Roger Ross Williams‘ narrative directorial debut, Cassandro, tells the compelling and inspiring story of Saúl Armendáriz, a gay wrestler from El Paso, Texas, who transforms into the flamboyant and resilient lucha libre sensation, Cassandro. The film explores themes of identity, self-acceptance, and the struggle for recognition in a traditionally macho sport. While it offers an engaging and heartfelt narrative, it also leaves room for deeper exploration and development.
Set in the early 1980s, the film introduces us to Saúl Armendáriz, portrayed with captivating depth by Gael García Bernal. Saúl’s life revolves around his passion for lucha libre, and he regularly crosses the border into Ciudad Juárez, Mexico, to engage in wrestling matches under the persona El Topo. It’s here that he meets Sabrina, played by Roberta Colindrez, who becomes his mentor and suggests a daring transformation—competing as an exótico, a subgenre of lucha libre where wrestlers embrace their effeminate and flamboyant sides. This pivotal moment marks the birth of Cassandro, a character that challenges norms and stereotypes in the world of professional wrestling.
Gael García Bernal’s portrayal of Saúl/Cassandro is nothing short of remarkable. He captures the essence of Saúl’s complex journey—his struggle with his own identity, his resilience, and his ultimate embrace of who he truly is. Bernal’s performance is a highlight of the film, as he convincingly conveys the physical and emotional toll of being a lucha libre wrestler while navigating the challenges of being openly gay in a conservative society.
Roberta Colindrez as Sabrina, Saúl’s trainer and confidante, delivers a strong performance. She embodies the role with a mix of toughness and empathy, guiding Saúl on his path to becoming Cassandro. Their dynamic is one of the film’s strengths, highlighting the importance of supportive relationships in the face of adversity.
Raúl Castillo’s portrayal of Gerardo/El Comandante, a fellow wrestler and antagonist to Cassandro, is strong, but the character feels somewhat one-dimensional. More depth and complexity in his character’s motivations could have added layers to the conflict between the two wrestlers.
Visually, Cassandro is a vibrant and dynamic film. The wrestling sequences are choreographed with energy and flair, capturing the excitement and intensity of lucha libre. The cinematography by Matias Penachino beautifully captures the colorful world of Mexican wrestling and the gritty reality of Saúl’s life in El Paso.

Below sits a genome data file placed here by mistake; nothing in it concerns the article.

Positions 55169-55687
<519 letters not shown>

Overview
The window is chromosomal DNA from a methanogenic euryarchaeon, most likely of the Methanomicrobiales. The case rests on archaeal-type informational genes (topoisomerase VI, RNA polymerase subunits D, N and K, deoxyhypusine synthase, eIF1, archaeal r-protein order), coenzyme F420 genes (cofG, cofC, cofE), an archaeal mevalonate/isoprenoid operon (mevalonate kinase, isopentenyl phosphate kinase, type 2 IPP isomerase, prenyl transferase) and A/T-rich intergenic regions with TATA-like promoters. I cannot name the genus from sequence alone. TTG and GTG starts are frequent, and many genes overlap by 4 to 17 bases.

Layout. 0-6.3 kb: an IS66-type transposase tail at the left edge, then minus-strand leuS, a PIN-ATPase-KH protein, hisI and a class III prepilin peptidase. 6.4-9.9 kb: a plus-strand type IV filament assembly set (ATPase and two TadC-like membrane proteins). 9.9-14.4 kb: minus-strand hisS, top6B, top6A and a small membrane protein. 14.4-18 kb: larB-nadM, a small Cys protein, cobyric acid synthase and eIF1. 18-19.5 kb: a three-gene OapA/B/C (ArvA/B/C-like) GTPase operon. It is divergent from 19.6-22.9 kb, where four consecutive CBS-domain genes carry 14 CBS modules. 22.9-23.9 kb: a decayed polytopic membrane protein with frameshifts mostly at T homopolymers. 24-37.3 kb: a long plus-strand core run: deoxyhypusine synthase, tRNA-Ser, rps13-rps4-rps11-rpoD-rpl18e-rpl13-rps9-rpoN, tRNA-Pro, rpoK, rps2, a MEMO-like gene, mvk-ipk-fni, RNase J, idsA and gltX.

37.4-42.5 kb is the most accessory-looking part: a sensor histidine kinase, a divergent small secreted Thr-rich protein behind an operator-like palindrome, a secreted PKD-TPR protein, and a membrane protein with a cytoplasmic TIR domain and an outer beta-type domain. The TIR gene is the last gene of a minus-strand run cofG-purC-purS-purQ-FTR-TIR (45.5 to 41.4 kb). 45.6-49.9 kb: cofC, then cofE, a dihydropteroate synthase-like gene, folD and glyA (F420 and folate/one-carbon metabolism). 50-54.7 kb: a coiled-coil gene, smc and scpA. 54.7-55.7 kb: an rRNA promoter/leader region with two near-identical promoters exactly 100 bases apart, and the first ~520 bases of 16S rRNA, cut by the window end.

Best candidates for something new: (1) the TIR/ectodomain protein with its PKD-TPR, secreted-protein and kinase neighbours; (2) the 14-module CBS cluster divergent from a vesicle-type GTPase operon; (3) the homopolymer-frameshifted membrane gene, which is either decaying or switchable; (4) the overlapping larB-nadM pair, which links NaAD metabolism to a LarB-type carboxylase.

One of the film’s standout features is its ability to confront the issues of gender identity and sexual orientation in a macho-dominated sport. Cassandro challenges stereotypes and norms, breaking down barriers for LGBTQ+ athletes in the wrestling world. However, the film leaves some aspects unexplored. It could have delved deeper into the cultural and societal challenges that Cassandro faced as an openly gay exótico wrestler in Mexico, shedding light on the broader issues of acceptance and discrimination within the sport.
Furthermore, the narrative pacing occasionally feels uneven, with some scenes moving briskly while others linger. A tighter edit could have improved the film’s overall flow and emotional impact. The soundtrack of Cassandro, featuring a mix of traditional Mexican music and contemporary tracks, adds depth to the film’s atmosphere, enhancing the emotional resonance of key moments.
Cassandro is a captivating and emotionally charged film that offers a window into the life of a trailblazing wrestler who defied expectations and stereotypes. Gael García Bernal’s powerful performance as Saúl/Cassandro anchors the film, while the supporting cast adds depth to the narrative. The film’s exploration of identity, resilience, and acceptance in the world of lucha libre is both relevant and inspiring.
Cassandro Review: A Wrestling Journey of Identity and Resilience
- Acting - 7.5/107.5/10
- Cinematography/Visual Effects - 7/107/10
- Plot/Screenplay - 6/106/10
- Setting/Theme - 6.5/106.5/10
- Watchability - 7/107/10
- Rewatchability - 5/105/10